16 Innovative Health - Summer 2016 How to Move Forward After LIFE CHANGES IN ONE STROKE They did not choose the health condition they were dealt or the varying severity of its effects. Their stories are as different as their names, ages and backgrounds. Different strokes for different folks literally applies to them. Stroke patients’ deficits can range from mild to severe, they can be physical, cognitive or language related. An opportunity to continue moving forward in the healing process is available for those stroke survivors and their family members seeking out information, and others who can relate to their challenges. As part of McLaren Flint’s continuum of stroke care, the McLaren Neurologic Rehabilitation Institute offers a free stroke education and support series two times each month. During the first half of each session clinicians discuss a variety of topics on a rotational basis. The second half of each session is set aside as support time for survivors and their caregivers. Attendees are discovering they can survive a stroke. Two devoted attendees are Frank and Mabel Price. Frank suffered a severe ischemic stroke in which an artery in his brain was blocked, in the fall of 2012. “My wife and I really like the education and support sessions,” states Frank. “We get to ask questions, do arts and crafts, and strike up friendships. It’s always good to be able to talk to the experts. Now that I have had a stroke I am at higher risk for having another one. Attending the group sessions helps me worry less. I highly recommend that other stroke survivors and their caregivers participate.” Kellie Stites, Recreation Therapist, has been the coordinator of the Stroke Education and Support Group for the past few years. Kellie states, “We have had several people share with us that they had not wanted to participate in the group because they did not want to go to a ‘touchy feely’ support group, where people come to complain, but they realized right away that our group is positive and not just about support but also about the varied education topics. The group has really evolved over time. Some of the group members are even getting together in addition to our twice monthly meetings. It is very rewarding to me, and the other clinicians who spend time with those who attend, to see the physical and mental health benefits they receive from taking part.” Some of the topics and activities planned for the group over the course of the year include adaptive golf, driving after stroke, yoga and Tai Chi, health issues related to stroke and social outings.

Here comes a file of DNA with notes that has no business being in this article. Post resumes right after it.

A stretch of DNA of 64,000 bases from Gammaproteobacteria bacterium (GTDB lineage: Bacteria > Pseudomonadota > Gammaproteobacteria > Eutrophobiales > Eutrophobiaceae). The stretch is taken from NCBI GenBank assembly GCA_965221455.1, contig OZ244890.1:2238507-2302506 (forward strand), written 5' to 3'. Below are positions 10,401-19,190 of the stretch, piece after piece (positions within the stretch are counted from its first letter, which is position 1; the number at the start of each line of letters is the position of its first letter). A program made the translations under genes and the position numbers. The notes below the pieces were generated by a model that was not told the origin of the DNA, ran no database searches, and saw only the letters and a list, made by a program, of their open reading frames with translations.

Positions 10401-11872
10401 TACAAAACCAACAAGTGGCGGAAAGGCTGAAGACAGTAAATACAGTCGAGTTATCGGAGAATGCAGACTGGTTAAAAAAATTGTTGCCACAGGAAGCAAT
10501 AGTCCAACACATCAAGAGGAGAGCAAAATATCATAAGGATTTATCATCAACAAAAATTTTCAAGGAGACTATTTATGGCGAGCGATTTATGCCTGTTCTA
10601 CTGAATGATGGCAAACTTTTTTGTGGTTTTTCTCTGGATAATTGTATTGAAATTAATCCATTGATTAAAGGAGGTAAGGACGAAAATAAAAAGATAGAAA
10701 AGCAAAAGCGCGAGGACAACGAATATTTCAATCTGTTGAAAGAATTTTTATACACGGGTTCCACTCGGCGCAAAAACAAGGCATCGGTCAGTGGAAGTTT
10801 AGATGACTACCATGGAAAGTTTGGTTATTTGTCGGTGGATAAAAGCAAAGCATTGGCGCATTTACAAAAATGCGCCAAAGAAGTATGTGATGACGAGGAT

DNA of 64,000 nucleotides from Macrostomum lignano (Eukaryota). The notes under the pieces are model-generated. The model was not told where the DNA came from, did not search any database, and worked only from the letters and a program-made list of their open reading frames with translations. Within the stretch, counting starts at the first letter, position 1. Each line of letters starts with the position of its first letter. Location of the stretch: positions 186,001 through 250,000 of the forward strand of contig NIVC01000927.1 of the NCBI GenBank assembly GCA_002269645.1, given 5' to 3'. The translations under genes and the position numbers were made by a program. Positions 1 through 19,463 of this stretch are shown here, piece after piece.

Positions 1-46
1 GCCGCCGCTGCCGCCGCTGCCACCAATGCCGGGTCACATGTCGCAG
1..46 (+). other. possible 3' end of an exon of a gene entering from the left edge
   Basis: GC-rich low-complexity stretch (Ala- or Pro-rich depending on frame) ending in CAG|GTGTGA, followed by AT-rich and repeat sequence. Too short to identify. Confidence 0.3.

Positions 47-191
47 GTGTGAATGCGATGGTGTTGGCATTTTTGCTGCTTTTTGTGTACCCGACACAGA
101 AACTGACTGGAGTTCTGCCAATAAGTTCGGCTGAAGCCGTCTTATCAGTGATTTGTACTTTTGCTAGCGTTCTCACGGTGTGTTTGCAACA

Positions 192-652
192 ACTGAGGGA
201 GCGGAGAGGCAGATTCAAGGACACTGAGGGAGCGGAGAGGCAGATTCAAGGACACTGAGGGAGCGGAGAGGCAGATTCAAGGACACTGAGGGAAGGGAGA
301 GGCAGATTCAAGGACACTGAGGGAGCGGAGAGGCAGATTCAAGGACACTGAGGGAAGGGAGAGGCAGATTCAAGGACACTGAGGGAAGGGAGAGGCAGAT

Innovative Health Care Magazine
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